For several years, starting in 2005, Live Well was a small company offering reverse mortgages in Virginia. As competitors dropped out of the market, Live Well has grown and now operates in all 50 states and Washington, D.C. While it's one of the biggest lenders of home equity conversion mortgages (HECM) — it ranked No. 7 in volume in 2017 — Live Well hasn't attracted many of the negative headlines of its competitors.
Live Well's recently redesigned website is focused on directing potential customers to calling a representative or signing up to be sent more information. The site defines HECM loans and the process of obtaining one in simple, positive terms with few details, particularly in terms of closing costs, fees, and restrictions. Even the information packet, which you can receive by mail or download only after giving your address, phone number, and estimated home value, presents much more about how you can spend your loan money than what you need to do to get it and keep it.
Though Live Well has an A+ rating from the Better Business Bureau and there are no outstanding actions against the company, several people have made complaints to the Consumer Financial Protection Bureau saying they feel they (or their loved one) were talked into an HECM without fully understanding its consequences. Others said the company paid their property taxes early and demanded repayment immediately or the loan would go into default.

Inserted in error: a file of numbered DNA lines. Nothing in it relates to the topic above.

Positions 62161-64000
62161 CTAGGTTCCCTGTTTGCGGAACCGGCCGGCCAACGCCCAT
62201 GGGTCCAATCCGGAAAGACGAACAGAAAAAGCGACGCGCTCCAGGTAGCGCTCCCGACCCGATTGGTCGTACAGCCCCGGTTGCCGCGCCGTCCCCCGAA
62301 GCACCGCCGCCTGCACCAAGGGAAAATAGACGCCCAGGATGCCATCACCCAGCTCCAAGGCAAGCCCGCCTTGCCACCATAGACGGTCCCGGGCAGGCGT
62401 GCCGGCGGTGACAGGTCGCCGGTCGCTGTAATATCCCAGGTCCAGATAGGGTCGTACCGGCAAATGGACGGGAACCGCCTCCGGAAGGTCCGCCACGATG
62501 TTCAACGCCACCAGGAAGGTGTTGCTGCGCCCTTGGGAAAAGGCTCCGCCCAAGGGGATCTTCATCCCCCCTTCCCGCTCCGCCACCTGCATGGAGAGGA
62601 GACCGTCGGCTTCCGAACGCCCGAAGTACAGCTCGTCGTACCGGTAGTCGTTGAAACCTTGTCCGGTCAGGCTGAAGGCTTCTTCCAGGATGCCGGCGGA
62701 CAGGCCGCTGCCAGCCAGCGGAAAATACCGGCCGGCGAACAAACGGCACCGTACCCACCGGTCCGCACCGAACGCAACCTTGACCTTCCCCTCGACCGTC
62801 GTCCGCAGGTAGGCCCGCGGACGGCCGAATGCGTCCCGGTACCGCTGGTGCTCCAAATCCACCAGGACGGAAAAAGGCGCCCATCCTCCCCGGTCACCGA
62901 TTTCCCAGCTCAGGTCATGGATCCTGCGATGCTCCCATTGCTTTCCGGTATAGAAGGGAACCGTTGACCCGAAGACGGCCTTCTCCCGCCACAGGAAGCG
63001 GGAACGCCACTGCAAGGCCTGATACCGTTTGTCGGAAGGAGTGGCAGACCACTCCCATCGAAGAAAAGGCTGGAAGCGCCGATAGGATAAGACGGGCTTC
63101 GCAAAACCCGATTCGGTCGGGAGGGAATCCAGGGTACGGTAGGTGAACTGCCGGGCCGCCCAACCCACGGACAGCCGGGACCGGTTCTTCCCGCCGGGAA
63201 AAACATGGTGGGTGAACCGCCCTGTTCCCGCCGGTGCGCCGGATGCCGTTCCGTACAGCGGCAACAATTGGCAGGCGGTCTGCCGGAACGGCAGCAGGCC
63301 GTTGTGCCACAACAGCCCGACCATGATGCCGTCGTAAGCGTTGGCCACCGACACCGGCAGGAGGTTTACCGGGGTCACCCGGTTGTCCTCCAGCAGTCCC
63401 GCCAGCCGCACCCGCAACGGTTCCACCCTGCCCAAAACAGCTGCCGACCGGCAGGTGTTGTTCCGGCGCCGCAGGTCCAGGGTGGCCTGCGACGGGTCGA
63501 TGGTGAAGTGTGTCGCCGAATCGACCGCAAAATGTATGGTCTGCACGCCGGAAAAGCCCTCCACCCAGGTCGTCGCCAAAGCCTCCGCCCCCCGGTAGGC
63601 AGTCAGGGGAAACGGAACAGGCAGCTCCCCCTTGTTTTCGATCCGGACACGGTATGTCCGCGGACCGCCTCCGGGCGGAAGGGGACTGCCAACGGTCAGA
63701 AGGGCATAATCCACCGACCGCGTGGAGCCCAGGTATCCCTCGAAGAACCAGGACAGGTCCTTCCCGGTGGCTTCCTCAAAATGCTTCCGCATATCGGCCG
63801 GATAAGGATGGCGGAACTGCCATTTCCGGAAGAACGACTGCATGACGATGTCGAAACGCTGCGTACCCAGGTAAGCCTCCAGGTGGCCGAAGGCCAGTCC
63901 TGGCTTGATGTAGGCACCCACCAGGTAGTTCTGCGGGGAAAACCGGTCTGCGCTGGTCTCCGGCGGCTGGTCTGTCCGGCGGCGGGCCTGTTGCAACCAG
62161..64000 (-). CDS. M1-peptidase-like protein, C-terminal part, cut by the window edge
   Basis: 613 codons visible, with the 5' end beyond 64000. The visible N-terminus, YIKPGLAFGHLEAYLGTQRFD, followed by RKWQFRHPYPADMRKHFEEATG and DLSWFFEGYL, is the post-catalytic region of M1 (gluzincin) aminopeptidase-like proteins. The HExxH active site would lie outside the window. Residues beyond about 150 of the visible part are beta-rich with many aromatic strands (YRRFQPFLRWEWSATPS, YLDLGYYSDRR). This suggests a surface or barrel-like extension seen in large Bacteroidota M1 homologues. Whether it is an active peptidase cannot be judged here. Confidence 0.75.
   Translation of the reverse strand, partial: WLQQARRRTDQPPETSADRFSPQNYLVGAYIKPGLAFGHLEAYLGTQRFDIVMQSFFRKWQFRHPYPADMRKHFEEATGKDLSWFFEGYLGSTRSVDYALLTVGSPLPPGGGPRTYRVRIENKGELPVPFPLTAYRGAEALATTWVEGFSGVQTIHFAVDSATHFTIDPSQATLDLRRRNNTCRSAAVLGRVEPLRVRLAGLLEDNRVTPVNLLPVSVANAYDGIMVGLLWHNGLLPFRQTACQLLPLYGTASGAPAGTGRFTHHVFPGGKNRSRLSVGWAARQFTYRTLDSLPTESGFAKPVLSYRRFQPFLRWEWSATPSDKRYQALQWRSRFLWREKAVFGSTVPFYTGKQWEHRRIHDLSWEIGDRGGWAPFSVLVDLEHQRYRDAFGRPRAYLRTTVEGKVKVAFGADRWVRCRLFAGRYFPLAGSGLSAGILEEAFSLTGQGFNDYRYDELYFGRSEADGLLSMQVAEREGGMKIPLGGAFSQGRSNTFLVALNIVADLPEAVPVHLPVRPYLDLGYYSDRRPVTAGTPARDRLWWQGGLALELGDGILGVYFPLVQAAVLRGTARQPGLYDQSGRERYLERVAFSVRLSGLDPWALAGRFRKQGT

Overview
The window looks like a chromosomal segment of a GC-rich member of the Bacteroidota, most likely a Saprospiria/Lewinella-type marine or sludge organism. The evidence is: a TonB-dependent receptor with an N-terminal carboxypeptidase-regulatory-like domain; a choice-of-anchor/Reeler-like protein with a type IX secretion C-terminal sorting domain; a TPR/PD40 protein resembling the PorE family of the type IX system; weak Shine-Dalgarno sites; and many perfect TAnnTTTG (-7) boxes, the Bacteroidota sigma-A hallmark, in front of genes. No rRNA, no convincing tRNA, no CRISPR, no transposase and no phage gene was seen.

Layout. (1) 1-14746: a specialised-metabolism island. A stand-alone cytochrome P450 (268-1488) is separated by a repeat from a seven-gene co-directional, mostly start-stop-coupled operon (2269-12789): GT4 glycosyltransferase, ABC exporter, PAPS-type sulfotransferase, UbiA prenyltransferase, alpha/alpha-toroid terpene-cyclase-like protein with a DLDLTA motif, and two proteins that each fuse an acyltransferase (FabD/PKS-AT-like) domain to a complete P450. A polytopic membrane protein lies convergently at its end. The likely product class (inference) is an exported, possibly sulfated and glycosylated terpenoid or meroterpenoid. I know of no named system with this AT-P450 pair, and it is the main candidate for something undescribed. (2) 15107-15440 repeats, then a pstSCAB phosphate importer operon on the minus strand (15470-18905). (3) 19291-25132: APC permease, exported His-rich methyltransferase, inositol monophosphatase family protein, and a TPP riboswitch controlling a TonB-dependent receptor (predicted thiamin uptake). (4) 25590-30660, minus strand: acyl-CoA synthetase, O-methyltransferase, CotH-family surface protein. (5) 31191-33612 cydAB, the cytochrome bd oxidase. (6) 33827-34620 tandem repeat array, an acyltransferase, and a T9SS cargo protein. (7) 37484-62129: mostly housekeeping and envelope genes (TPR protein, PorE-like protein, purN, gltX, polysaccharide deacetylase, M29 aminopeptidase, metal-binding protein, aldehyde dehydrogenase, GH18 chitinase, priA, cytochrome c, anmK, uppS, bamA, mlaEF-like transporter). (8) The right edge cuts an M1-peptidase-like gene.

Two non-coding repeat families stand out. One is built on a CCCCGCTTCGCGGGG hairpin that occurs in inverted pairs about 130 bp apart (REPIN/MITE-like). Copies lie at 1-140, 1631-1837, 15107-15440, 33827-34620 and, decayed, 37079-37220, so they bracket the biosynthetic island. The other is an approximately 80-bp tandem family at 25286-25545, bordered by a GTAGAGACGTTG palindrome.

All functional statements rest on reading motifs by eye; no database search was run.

Fixed-rate lump sum disbursement: The interest rate remains the same for the life of the loan (great if it's low when you apply), but you can only receive your loan in one lump sum, which will be determined by your home equity, your age, and the first-year draw limit (60 percent of the loan total).
Adjustable-rate term disbursement: You can receive the amount of your loan in fixed monthly payments for a set number of months, but the interest rate will be variable from year to year or month to month, based on the London Interbank Offer Rate (LIBOR).
Tenured: You can receive a set amount of money from your loan every month for the life of your loan (calculated by assuming you will live to 99), and the rate varies based on the LIBOR.
Line of credit: Instead of receiving your loan payment upfront, you can leave it as a line of credit, and the amount you don't draw down will grow with compound interest each year, based on the LIBOR.
Combination: This adjustable-rate loan can be a combination of all of the above, at the adjustable rate based on LIBOR.
HECM for Purchase: This type of loan allows you to buy a new home directly with a reverse mortgage.
Live Well also recently got into the "forward" mortgage market, offering standard options for purchasing a new home or refinancing, should you decide that you would rather pay down your debt than obtain a reverse mortgage.